A fourteen-foot-high sculptural siege engine forms the centrepiece of Fight for the Castle, a new exhibition at Edinburgh Castle which tells the story of fierce sieges held at the most besieged castle in Britain.
Fight for the Castle focuses on the years 1286 to 1356, when Edinburgh Castle changed hands several times between the Scots and English. Housed in the castle’s 19th century Argyle Tower, the exhibition sits above the Portcullis Gate, where the entrance to the castle has been since prehistory. The gateway itself was the scene of a siege in 1341.
The history is brought to life via projected images and animations that help to tell the story of the castle’s fortunes from the death of Alexander III after a banquet at the castle in 1286, through the return of David II at the end of the Second War of Independence in 1356, when he began rebuilding the castle as a home fit for royalty.
Fight for the Castle has been designed for a multi-lingual audience, bearing in mind the international appeal of Edinburgh Castle. The story is told using sound and light, images and historical objects. Short, simple text provides an historical timeline and for those with little time or no English, the story of the castle changing hands on several occasions is summarised in a single attention-grabbing animation.
Medieval objects found within the castle’s walls are displayed throughout, ranging from a 14.5kg trebuchet ball to the tiny spherical remains of frozen sparks from the smithy set up in the castle in 1335.
Welcoming two million visitors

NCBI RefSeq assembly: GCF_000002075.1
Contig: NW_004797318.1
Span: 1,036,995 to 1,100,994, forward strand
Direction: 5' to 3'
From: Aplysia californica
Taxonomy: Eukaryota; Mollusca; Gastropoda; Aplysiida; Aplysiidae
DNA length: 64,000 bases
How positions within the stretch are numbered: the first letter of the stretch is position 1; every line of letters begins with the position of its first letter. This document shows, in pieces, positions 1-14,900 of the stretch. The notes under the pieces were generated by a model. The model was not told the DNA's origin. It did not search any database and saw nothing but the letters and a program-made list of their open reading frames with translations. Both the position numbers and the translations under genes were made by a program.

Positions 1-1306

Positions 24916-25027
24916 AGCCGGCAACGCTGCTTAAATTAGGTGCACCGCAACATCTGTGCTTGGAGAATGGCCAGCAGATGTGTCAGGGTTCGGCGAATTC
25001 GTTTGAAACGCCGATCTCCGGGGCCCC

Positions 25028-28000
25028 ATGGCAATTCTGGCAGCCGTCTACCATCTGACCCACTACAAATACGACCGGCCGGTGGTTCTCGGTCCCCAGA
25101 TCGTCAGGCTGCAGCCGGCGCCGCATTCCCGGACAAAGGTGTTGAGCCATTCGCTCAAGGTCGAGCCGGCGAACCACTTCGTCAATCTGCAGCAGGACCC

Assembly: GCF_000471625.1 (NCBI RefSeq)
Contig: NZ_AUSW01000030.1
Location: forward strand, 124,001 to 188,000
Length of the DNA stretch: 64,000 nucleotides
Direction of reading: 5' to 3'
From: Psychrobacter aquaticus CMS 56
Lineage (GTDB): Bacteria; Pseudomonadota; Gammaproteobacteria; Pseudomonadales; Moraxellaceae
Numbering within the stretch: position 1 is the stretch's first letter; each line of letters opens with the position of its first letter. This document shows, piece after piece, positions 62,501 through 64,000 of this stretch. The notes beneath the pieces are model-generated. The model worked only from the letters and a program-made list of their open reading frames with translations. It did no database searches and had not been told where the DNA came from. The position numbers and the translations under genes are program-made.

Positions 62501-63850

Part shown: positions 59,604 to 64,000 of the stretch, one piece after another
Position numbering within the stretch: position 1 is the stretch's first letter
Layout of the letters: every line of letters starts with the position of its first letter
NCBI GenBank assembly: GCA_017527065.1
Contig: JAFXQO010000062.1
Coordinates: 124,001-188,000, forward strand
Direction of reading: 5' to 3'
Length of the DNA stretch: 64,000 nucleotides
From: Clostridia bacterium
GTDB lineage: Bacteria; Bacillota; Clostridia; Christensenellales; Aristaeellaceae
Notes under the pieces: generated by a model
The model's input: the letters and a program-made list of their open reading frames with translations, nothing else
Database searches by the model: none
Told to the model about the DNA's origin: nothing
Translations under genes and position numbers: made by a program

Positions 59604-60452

Historic Environment Scotland Chief Executive Alex Paterson was joined by Cabinet Secretary for Culture, Tourism and External Affairs Fiona Hyslop on a tour of the exhibition, which was completed at the beginning of the month. Alex Paterson said: “We’ve delivered something completely different for the ‘Fight for the Castle’ exhibition - an immersive and atmospheric experience that we hope will both inform and inspire visitors through sound, light and projected imagery.
“Edinburgh Castle is Scotland’s most-visited paid-for attraction, with over two million people passing over the castle’s drawbridge in the last financial year. As visitor numbers continue to grow year on year, we’re continuously looking for ways to enhance the visitor experience.”
The £332,000 project has been delivered under Historic Environment Scotland’s Investment Plan, which identified 20 properties prioritised for investment to improve their condition and enhance the visitor experience.
The Argyle Tower Fight for the Castle exhibition comes as minor works continue on the Edinburgh Castle Royal Palace’s ‘Royal Line of Mary Queen of Scots’ display - a new depiction of the family tree linking the portraits hanging in one of the Scottish royal family’s principal residences. The exhibition is now open to visitors.
Entrance to the new exhibition is included in the admission price, with tickets available for purchase from the Edinburgh Castle website.
Images © Rob McDougall